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Posts tagged ‘Supremes’

(Not) leaving on a jet plane

Lynda Laurence, Jimmy Webb, Mary Wilson, Jean Terrell (photo:Jim Britt)

Until a few weeks ago, I’d never heard the album the Supremes made with the songwriter and producer Jimmy Webb for Motown in 1972. The 26th of their 29 studio albums, the collaboration represented a pretty lateral move for the group. Commercially, it wasn’t a success. Its leaden title — The Supremes Produced and Arranged by Jimmy Webb — was a bit of a charisma-killer. Only one single was issued: its A-side was the one track on the album in which Webb had no hand. “I Guess I’ll Miss the Man”, a nondescript cover of a song from the Stephen Schwartz musical Pippin, produced by Motown regulars Sherlie Matthews and Deke Richards, made it to No. 85 on the Billboard Hot 100: a long way from their long run of chart-toppers in the mid-’60s.

It was in 1965 that the Supremes first sang a Jimmy Webb song. That was “My Christmas Tree”, produced by Harvey Fuqua for the group’s Christmas album. Webb was 18 years old and had signed his first publishing deal with the Motown-affiliated Jobete Music, and this was the first of his songs to be recorded by a major artist. By the time he joined the group in the studio seven years later, his track record included “By the Time I Get to Phoenix”, “Up, Up and Away”, “Wichita Lineman” and “MacArthur Park”. With the Fifth Dimension’s Magic Garden, he’d shown that his songs and arrangements could shape the sound of a sophisticated vocal group.

At no point does the Supremes’ Jimmy Webb album sound like a Motown production. No Funk Brothers, that’s for sure. It’s a typical product of early-’70s Hollywood, applying standard-issue studio polish to modish concerns represented by the presence of a Joni Mitchell song (“All I Want” from Blue) and Webb’s own “When Can Brown Begin?”, which he wrote after hearing Sammy Davis Jr use that phrase. There’s not much inspiration to be found in “Silent Voices”, a pleasant cover of Mina’s “La Voce del Silenzio”, and any comparison between this version of Harry Nilsson’s “Paradise” and the Ronettes’ original provides only irrefutable evidence of Phil Spector’s genius.

But there are two memorable moments. One is Webb’s “I Keep It Hid”, the only track on which the excellent Jean Terrell doesn’t take the lead. This one is sung by Mary Wilson, and it was her recent death that made me go back and listen to it again. The Supremes’ greatest team player — the only one who was there from start to finish — had a lovely voice, if not a wildly distinctive one. Here she handles a very nice pop ballad with poise and confidence.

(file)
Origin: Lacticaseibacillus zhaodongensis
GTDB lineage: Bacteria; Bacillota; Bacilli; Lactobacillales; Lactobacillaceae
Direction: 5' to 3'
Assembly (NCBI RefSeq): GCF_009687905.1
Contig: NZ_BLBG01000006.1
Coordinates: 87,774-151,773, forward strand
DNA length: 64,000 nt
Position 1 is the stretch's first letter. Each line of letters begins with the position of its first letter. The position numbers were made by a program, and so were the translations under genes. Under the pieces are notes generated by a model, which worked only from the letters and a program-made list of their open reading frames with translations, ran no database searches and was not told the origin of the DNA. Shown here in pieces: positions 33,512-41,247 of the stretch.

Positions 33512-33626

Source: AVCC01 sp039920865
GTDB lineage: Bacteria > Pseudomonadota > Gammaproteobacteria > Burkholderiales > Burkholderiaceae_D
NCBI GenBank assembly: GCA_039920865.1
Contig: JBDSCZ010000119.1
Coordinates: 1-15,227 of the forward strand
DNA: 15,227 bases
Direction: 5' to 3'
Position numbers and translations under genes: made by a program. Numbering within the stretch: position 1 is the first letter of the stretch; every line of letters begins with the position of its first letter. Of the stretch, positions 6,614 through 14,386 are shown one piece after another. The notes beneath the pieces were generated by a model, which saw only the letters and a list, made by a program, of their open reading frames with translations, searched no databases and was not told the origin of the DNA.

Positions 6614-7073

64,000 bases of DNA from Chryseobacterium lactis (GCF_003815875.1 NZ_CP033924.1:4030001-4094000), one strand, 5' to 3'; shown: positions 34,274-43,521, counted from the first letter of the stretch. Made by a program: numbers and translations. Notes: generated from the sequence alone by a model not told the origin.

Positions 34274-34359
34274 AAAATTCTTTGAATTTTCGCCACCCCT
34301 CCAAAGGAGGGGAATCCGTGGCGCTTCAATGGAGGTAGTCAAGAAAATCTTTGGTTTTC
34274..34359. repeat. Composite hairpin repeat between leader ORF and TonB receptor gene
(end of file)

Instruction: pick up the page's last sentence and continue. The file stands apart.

The other moment is one I’d put up alongside any of Webb’s early classics. It’s called “5:30 Plane” and it’s one of those marvellous songs in which he captured all the subtleties and nuances of an entire relationship through snatches of thought and circumstantial detail. The singer is in the throes of a break-up. Both parties have been unfaithful and things have become desperate. “I don’t want to know about the whole affair,” she sings, “and you don’t want to know about his pretty hair.” So she’s decided to go. She doesn’t want any more talking. She’s bought a ticket to another town. But here she still is.

What makes you want to play this mid-tempo song over and over again is the glorious melody over beautiful changes, with a hook in the chorus that represents Webb at his best as a pop-music craftsman. But what makes it a great song is the detail of the flight time. “I didn’t want to be here, baby, when you got home, sitting alone,” Terrell sings, her voice soaring and swelling with sadness over the supporting choir, “but the 5:30 plane has already gone.” You’re in the room with her as she sits there, thinking of that plane heading through the evening sky towards Houston or Phoenix or Albuquerque, waiting for what comes next.

Motown part 2 (of 3): The white guy’s story

Motown Barney Ales

The name of Barney Ales became a familiar one to those who took a close interest in the evolution of Motown Records in the 1960s. Ales didn’t sing, or write songs, or produce sessions. He wasn’t a musician or a choreographer or a voice coach. He was the guy hired by Berry Gordy Jr in 1961 as national sales manager and promotion director. And now he is the co-author, with the music historian Adam White, of Motown: The Sound of Young America, a lavishly produced history of the label.